A Presidential election may have more impact on one’s daily life than you might guess. Look no farther than the 2004 Presidential election which returned George W. Bush to the White House with a sufficient Republican majority to pass through the 2005 Bankruptcy “Reform” Legislation which had been vetoed (pocket vetoed to be exact) by President Clinton in 1998 and stalled by the Democrats in the Senate during President Bush’s first term. As First Lady, Hillary Clinton had expressed support for those opposing the proposed Bankruptcy reform law. That legislation imposed greater expense, obligations and restrictions on consumer bankruptcy debtors and have in fact precluded many potential debtors from Chapter 7 relief or deprived them of obtaining any bankruptcy relief at all. There is little doubt that had John Kerry won that election in 2004, that legislation would never have become law.
There appears little chance that either of the current Presidential candidates would repeal the entirety of the 2005 laws but the issue most notably subject of discussion is the impact of that law on student loan indebtedness. Virtually all student loans became non-dischargeable in Bankruptcy as a result of the 2005 law. In fairness, it should be noted that President Bill Clinton signed the legislation making government guaranteed student loans non-dischargeable, but that still left relief for millions of Americans suffering under the weight of private student loans which were in all practicality, just another form of commercial lending. The 2005 law took away that protection and there have been some suggestions that a President Hillary Clinton would be amenable to reversing that provision given the overwhelming amount of outstanding student debt (exceeding One Trillion Dollars by some estimates). Her position statements and acceptance speech refer to “liberating” millions of Americans from student loan burdens, but does not explicitly reference bankruptcy relief as that tool, although it has been opined that would be the only practical method of doing so. For further comparisons on this issue, see: http://studentloansherpa.com/donald-trump-vs-hillary-clinton-student-loans.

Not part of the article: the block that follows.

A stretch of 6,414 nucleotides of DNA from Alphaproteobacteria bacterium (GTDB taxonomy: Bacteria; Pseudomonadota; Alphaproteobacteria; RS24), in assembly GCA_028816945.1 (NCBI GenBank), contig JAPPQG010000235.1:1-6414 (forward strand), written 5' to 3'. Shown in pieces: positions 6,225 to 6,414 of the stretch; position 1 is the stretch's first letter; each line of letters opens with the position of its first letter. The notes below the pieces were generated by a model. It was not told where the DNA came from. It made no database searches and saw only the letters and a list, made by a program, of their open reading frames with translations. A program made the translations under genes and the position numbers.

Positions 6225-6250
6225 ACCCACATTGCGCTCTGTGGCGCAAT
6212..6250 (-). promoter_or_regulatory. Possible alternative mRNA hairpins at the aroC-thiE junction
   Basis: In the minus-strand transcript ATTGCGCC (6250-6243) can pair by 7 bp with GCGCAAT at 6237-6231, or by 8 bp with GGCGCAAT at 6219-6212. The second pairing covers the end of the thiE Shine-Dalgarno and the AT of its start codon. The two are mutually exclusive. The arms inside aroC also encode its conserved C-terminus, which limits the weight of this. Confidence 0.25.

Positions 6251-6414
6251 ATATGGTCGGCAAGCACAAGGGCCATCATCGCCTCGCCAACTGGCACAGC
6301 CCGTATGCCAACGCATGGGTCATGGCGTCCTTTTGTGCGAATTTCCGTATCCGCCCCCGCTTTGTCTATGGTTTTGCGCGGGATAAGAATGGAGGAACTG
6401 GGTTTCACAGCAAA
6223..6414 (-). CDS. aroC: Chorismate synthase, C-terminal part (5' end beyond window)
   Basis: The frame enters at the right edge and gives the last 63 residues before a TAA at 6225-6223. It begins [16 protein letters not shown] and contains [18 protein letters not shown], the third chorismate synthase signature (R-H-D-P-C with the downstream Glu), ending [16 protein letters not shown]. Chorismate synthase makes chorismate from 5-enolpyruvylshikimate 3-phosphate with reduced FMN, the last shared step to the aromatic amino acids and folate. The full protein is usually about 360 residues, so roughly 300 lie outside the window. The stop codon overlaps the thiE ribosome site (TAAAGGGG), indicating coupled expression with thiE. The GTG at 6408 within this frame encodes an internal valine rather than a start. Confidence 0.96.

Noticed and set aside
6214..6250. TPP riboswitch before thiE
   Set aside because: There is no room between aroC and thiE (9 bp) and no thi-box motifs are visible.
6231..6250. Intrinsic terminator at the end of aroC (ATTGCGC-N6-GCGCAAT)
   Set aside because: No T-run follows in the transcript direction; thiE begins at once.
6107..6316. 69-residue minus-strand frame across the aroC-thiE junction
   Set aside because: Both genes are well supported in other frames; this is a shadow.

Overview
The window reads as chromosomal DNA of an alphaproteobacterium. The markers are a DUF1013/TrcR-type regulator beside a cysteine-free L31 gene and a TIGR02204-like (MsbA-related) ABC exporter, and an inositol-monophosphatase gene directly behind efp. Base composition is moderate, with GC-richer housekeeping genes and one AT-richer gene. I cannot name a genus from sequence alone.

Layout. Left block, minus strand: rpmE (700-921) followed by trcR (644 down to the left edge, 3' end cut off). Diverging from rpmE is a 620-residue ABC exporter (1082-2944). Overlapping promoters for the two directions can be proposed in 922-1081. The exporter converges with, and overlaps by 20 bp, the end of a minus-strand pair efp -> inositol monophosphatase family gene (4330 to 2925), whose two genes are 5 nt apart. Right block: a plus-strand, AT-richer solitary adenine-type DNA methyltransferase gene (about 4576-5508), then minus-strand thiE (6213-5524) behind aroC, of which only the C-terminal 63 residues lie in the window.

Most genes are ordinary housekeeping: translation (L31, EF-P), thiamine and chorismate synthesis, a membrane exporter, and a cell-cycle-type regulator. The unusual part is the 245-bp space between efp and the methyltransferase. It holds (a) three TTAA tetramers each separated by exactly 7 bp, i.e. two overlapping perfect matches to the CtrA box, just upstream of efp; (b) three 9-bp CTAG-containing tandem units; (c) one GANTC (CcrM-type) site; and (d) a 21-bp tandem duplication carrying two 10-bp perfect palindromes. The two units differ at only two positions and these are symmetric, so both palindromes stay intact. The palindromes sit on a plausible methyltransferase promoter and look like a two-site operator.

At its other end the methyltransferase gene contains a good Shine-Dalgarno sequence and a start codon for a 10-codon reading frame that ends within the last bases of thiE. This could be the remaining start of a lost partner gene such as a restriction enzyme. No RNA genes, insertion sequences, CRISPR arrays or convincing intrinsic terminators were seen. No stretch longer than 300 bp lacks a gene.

Donald Trump actually has filed for Bankruptcy protection for numerous of his business entities, although has not personally filed. Yet review of all of his public pronouncements do not indicate any specific position of the Bankruptcy Code or revisions to it. Given his history, perhaps he would be more receptive to such reform, but that position would put him completely at odds from the Republican majority presently in control of the United States Congress, which he would need to effectuate any changes to the Code. In short, in spite of his own reliance upon the protection of the Bankruptcy Code for his business entities, there is nothing in the public record thus far to suggest he would move to further extend or ease that relief to individuals facing financial challenges and in need of a fresh start in the Bankruptcy Courts.
While the impact of this election on bankruptcy related concerns may not be as clear as in 2004, there should be no dispute that the person occupying the Presidency is in a tremendous position to affect the lives of countless millions of American who every day consider the potential for bankruptcy relief as their last opportunity to restore financial security to their lives.